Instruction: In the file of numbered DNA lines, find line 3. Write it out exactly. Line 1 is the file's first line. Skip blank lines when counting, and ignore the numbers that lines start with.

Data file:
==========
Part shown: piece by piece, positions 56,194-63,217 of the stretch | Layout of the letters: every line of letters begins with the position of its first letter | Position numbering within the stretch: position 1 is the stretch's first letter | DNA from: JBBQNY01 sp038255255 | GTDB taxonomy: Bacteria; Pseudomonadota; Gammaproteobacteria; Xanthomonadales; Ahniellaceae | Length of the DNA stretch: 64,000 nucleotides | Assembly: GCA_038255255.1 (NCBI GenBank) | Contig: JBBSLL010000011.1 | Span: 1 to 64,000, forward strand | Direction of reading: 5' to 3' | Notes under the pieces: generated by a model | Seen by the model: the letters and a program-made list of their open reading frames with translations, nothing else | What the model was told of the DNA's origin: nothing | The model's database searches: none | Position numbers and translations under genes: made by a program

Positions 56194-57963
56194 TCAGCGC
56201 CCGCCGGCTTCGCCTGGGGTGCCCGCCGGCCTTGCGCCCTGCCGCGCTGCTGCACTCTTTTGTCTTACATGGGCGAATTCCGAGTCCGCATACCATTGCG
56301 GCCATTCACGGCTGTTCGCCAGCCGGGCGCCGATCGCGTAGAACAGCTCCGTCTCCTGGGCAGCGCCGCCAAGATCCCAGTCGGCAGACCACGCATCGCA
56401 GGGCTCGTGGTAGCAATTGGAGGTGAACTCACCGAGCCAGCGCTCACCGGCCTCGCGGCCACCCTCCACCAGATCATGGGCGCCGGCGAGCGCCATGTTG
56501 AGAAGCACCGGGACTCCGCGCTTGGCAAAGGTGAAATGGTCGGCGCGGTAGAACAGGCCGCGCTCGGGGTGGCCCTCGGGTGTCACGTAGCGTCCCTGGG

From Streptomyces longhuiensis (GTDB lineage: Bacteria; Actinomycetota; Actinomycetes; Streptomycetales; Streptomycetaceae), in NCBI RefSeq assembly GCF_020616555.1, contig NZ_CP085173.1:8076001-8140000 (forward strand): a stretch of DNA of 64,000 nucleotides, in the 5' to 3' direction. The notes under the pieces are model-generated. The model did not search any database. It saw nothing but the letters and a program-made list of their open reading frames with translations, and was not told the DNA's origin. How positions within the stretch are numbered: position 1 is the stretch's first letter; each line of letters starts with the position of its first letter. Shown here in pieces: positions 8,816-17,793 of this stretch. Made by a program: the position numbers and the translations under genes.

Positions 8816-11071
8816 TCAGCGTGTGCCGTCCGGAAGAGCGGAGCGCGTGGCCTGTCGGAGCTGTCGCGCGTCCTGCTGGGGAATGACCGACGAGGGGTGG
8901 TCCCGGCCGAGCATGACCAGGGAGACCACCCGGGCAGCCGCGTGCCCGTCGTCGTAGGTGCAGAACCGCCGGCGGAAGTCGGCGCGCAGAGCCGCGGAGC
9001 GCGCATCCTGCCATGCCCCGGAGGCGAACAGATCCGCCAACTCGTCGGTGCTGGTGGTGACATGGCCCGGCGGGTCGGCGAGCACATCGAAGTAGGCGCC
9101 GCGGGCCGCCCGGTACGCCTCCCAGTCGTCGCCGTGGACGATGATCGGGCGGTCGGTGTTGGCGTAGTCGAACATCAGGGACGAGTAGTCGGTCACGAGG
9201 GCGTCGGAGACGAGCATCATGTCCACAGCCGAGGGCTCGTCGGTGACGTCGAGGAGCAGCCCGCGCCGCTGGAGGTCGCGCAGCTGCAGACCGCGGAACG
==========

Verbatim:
56194 TCAGCGC